Madracis carmabi is a master of disguise. At first glance, you could be fooled into thinking this bulbous yellow coral is M. decactis or even the branching M. formosa, but take a closer look at the septal arrangement, and you might be surprised.
Madracis carmabi is most likely a hybrid taking the ten septa arrangement from M. decactis and branching form of M. formosa. This hybrid coral was described in 2003 from specimens collected around the island of Curaçao, and the name Madracis carmabi is in recognition of the CARMABI institute for more than 50 yrs of Caribbean coral reef research.
Madracis carmabi has a decameral septal organization, meaning each corallite has 10 septa lines. While it may be difficult to count these small ridges during a dive, macro photography of a corallite with retracted polyps is a sure way to gather a positive identification.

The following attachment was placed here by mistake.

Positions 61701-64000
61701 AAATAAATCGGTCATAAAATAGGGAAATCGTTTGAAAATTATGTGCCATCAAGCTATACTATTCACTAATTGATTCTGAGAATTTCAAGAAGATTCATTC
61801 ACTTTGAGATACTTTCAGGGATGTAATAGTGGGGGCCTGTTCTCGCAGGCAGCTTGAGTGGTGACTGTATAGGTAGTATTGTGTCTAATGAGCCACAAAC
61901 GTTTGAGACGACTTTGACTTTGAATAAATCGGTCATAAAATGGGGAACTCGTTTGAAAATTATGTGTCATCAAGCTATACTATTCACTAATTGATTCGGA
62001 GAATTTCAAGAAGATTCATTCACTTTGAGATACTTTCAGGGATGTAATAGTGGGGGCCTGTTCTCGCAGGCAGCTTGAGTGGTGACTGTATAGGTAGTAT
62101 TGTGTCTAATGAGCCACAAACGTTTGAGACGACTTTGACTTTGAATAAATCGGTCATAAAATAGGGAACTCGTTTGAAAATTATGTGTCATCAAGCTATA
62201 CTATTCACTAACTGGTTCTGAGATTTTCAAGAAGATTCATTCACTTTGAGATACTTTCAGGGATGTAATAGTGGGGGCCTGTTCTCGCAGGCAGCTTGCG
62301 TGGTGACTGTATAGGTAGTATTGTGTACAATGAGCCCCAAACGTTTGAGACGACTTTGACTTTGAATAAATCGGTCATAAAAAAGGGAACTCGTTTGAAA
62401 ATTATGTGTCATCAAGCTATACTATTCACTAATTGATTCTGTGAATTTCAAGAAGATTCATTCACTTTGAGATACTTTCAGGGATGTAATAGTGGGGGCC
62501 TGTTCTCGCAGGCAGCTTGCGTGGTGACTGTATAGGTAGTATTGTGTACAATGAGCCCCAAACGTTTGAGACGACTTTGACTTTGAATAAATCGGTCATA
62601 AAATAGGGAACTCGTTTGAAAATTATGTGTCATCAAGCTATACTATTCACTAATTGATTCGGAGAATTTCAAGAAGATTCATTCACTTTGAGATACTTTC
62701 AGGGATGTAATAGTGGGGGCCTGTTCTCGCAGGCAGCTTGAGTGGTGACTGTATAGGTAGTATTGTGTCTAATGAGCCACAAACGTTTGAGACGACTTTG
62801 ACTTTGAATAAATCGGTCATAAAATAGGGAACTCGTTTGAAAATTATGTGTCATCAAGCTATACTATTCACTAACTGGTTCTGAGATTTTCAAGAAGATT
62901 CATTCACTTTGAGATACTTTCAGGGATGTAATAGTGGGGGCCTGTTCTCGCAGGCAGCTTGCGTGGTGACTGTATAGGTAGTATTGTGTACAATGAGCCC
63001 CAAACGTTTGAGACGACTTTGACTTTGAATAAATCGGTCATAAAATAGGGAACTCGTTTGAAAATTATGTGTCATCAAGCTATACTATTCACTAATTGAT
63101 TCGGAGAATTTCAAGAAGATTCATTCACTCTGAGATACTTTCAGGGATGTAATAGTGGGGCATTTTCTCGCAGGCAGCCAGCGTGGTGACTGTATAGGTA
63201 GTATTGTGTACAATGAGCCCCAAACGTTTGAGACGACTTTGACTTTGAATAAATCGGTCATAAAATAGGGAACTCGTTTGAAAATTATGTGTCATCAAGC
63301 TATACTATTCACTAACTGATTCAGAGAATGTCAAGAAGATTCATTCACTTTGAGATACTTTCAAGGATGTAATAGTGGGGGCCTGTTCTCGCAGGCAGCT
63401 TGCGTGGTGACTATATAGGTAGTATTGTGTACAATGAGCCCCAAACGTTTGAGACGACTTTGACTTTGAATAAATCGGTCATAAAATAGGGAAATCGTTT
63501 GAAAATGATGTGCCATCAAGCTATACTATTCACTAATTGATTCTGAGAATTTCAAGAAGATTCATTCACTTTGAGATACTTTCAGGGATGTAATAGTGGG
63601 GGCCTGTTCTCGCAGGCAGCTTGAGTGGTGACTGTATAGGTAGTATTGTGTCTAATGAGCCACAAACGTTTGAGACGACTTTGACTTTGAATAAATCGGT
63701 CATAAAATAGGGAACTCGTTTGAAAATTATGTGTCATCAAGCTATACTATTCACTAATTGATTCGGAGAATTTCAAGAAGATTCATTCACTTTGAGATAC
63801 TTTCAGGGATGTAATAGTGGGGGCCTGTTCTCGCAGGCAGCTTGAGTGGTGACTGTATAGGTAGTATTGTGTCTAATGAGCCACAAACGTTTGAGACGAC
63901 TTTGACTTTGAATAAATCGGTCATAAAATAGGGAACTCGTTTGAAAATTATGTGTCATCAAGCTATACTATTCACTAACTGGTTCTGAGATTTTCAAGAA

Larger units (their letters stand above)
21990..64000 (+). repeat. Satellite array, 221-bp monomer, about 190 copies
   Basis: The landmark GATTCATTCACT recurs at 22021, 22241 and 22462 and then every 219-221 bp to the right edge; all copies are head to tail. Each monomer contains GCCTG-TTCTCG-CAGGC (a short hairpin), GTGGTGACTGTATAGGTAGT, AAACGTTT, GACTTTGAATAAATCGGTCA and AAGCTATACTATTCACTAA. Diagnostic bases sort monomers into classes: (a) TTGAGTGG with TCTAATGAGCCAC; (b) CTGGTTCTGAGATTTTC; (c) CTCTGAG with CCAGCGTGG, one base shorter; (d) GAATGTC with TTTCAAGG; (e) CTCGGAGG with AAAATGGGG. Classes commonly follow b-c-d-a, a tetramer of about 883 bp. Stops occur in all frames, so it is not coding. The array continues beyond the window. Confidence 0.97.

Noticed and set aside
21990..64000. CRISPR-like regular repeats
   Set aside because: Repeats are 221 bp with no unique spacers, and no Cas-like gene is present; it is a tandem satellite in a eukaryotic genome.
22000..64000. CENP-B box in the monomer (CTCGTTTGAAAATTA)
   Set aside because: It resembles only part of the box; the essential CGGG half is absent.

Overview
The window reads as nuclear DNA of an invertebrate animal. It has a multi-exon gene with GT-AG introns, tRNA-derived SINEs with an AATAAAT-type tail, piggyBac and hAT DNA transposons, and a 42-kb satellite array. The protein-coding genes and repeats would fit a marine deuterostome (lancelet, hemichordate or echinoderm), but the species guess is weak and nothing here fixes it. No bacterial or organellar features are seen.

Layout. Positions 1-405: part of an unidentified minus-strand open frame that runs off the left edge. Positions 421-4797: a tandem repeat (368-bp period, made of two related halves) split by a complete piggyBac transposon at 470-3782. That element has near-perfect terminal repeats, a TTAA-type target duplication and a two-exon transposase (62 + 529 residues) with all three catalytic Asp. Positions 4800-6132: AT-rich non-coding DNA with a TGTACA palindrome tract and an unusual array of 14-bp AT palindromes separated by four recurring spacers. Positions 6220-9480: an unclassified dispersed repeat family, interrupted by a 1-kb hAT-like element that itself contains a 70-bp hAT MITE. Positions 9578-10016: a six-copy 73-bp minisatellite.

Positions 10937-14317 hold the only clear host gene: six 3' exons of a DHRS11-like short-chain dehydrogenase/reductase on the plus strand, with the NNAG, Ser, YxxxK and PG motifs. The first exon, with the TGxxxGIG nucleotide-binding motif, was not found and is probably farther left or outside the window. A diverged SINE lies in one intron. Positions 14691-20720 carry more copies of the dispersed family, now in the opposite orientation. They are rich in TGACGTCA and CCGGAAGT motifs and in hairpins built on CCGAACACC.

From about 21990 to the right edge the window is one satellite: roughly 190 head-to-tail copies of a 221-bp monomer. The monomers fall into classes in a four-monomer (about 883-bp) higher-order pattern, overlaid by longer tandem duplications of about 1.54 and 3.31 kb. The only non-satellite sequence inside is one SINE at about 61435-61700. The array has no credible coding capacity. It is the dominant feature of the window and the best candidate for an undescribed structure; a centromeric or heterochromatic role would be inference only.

Madracis formosa which also has a similar branching appearance will only have 8 septa, commonly called the 8 rayed finger coral. We have yet to find this species (M. formosa) but will be on the lookout during our next Caribbean dive trip!
Branches of Madracis carmabi are bifurcating which mean they split into two parts. The branches often grow in a single plane fusing together at the base however, they rarely branch to a third.
This species is mostly found between 20–40 m depth, while the parent species are found in a wide range of habitats. Ends of the branches are rounded lobes.
Colonies can be greenish yellow, brown to yellow, polyps are somewhat gray and translucent. The corallites of Madracis corals are sunken below the surface of the colony and polyps are often extended during the day. If you are trying to identify this coral look for an area on the colony with retracted polyps and zoom in for a closeup.